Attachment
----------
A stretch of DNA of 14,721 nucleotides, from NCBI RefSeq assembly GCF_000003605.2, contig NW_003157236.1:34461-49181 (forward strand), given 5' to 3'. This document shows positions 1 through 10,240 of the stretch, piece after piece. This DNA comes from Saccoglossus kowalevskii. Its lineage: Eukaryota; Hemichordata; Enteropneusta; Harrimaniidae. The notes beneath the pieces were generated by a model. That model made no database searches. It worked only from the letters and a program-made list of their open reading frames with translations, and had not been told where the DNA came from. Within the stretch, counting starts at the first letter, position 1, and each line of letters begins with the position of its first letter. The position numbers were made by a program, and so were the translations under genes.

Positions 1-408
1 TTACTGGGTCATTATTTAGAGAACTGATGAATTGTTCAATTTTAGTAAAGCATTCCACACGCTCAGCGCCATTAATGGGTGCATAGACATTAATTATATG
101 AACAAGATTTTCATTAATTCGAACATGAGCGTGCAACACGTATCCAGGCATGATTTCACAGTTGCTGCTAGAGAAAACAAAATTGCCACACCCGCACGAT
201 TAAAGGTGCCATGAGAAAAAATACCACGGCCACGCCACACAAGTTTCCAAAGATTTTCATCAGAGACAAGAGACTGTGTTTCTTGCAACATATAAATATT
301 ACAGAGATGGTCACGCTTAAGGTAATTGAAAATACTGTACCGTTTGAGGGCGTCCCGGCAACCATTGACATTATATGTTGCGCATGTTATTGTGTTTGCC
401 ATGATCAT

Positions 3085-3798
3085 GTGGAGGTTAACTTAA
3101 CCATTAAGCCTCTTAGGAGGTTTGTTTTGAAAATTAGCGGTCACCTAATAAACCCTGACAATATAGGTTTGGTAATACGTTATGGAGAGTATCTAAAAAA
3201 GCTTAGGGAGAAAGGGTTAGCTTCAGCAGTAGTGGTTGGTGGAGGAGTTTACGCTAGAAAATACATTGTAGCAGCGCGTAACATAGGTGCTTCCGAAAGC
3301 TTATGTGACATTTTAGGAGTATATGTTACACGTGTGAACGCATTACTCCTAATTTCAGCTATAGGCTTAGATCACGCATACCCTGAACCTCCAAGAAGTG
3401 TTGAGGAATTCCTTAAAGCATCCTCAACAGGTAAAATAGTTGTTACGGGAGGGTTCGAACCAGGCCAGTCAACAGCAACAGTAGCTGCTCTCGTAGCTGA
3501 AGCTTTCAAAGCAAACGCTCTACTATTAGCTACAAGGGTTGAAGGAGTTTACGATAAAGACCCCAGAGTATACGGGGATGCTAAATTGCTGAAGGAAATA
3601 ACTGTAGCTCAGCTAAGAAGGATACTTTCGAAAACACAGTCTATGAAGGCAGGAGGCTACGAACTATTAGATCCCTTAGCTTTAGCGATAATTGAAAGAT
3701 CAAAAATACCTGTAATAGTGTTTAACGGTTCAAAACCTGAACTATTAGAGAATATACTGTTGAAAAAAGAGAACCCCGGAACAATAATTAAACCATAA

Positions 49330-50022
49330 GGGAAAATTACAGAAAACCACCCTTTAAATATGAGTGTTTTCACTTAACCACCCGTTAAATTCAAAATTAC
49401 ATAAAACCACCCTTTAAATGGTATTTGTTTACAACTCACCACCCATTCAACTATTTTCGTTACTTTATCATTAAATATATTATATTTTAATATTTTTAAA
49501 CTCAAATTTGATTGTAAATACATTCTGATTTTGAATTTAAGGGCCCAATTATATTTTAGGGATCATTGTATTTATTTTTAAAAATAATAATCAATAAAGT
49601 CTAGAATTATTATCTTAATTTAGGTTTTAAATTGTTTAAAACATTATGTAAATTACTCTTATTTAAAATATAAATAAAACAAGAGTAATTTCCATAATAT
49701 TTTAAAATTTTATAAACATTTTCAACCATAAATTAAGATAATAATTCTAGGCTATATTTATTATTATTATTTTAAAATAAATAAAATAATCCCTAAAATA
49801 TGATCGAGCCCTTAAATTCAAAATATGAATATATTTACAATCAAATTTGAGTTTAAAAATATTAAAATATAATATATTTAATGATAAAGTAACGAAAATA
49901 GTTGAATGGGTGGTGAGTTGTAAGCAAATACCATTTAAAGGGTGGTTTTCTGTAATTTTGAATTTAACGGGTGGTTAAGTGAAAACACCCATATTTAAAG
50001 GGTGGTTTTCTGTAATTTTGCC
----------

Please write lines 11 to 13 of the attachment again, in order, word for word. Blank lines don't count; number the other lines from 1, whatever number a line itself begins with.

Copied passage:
3201 GCTTAGGGAGAAAGGGTTAGCTTCAGCAGTAGTGGTTGGTGGAGGAGTTTACGCTAGAAAATACATTGTAGCAGCGCGTAACATAGGTGCTTCCGAAAGC
3301 TTATGTGACATTTTAGGAGTATATGTTACACGTGTGAACGCATTACTCCTAATTTCAGCTATAGGCTTAGATCACGCATACCCTGAACCTCCAAGAAGTG
3401 TTGAGGAATTCCTTAAAGCATCCTCAACAGGTAAAATAGTTGTTACGGGAGGGTTCGAACCAGGCCAGTCAACAGCAACAGTAGCTGCTCTCGTAGCTGA